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    About xml namespaces


    I understand that "namespaces" are a way of grouping elements and attributes under a common heading in order to differentiate them from a similarily named items.

    I see this on top of documents quite often use the famouse w3.org url as the namespace:
    Code:
    <html xmlns="http://www.w3.org/1999/xhtml">
    This namespace is a web page. It does not contain any rules or definitions of the namespace So does this mean a namespace could be "anything" as long as it's a unique string? It does not have to include any rules does it? The reason I ask is that I read:
    Namespace identifier is a string of characters such as isbn, which identifies how the namespace specific string should be interpreted
    How can it specify how a string should be interpreted if it is doesn't contain anything?
    Thanks
    Last edited by zxcvbnm; March 11th, 2013 at 12:33 AM.
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    Devshed Supreme Being (6500+ posts)

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    Yes. Namespaces should be URIs (I've seen things that complain if they're not) but they don't have to be to some computer-readable specification. Human-readable is a good idea though.

    As for your second question, it's too confusing, I can't tell what you're asking.
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    Originally Posted by requinix
    Yes. Namespaces should be URIs (I've seen things that complain if they're not) but they don't have to be to some computer-readable specification. Human-readable is a good idea though.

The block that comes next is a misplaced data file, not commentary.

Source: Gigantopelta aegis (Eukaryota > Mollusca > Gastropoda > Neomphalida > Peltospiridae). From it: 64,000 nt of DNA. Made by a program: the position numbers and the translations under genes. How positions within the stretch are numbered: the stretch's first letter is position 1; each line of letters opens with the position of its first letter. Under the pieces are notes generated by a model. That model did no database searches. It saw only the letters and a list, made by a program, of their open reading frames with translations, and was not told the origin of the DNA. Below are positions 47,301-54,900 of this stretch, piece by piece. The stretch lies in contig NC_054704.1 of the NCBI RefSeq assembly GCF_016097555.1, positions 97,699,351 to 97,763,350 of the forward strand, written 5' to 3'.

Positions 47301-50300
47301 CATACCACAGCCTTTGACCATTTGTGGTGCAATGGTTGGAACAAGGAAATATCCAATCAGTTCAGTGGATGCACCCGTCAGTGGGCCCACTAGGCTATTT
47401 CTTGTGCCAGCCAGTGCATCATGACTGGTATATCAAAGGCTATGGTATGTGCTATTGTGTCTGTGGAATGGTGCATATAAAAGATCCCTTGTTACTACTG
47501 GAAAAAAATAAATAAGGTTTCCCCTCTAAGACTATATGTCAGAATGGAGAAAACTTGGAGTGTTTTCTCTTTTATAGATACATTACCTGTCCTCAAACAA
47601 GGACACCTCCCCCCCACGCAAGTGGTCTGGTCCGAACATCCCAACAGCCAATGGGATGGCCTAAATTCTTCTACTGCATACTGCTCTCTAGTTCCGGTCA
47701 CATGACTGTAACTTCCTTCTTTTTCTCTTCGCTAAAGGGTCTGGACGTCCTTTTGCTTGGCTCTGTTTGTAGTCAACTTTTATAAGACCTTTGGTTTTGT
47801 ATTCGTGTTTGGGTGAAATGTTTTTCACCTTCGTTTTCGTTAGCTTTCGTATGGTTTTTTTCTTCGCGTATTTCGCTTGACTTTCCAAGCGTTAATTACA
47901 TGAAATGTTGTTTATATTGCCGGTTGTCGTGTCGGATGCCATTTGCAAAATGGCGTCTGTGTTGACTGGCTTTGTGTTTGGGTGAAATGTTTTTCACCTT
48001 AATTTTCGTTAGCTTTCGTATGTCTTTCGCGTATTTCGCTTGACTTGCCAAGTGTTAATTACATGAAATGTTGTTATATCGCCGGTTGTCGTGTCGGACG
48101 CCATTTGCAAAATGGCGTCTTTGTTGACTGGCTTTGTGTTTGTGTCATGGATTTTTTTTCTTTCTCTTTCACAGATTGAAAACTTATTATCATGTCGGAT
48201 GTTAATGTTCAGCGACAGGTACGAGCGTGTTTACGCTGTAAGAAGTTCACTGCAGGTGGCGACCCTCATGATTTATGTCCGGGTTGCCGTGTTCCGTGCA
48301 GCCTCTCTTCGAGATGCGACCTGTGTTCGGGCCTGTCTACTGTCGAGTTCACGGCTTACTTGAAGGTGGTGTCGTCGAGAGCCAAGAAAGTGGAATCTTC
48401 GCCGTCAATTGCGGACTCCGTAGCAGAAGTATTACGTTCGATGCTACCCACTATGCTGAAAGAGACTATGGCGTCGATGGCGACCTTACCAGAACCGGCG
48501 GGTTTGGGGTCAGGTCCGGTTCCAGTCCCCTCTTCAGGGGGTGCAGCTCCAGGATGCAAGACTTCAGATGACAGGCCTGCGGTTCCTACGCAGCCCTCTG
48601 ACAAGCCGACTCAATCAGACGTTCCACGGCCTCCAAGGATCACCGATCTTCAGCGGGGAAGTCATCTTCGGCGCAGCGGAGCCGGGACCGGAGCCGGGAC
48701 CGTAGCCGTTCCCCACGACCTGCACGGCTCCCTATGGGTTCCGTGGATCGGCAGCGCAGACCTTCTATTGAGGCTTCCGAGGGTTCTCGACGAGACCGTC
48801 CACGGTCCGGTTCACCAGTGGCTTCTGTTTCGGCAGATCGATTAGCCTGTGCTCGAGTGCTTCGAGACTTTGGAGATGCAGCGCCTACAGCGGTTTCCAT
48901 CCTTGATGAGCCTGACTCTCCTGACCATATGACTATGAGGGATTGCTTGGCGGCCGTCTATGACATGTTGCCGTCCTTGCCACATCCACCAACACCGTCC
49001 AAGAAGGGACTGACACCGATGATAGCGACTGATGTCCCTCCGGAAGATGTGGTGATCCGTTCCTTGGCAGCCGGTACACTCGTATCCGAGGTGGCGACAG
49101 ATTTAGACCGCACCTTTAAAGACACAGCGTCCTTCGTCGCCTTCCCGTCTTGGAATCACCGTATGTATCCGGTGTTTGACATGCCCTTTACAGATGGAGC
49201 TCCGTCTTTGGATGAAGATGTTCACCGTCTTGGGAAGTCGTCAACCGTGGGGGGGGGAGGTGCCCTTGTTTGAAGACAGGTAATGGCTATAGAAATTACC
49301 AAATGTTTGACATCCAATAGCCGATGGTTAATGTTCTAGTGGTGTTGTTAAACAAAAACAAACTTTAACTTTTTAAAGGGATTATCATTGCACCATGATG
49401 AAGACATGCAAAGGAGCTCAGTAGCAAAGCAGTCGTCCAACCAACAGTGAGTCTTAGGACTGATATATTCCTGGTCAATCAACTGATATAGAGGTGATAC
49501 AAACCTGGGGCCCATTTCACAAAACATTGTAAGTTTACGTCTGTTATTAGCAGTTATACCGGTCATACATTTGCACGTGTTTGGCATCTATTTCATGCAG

As for your second question, it's too confusing, I can't tell what you're asking.
    Ok let's say it is a human readable string. How can a string contain rules or definitions? In other words, I can open a DTD and see all the rules and specifications but I don't understand how a string can contain rules!

    I hope it's clear what I am asking
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    It doesn't have to, that's what I'm saying. Neither the URI nor the document it's pointing to have to include rules or definitions or schema. It's more or less an arbitrary string. It is, however, a Good Thing To Do because then other people reading the XML can easily find out the schema without having to Google stuff or hunt down your documentation.
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    Originally Posted by requinix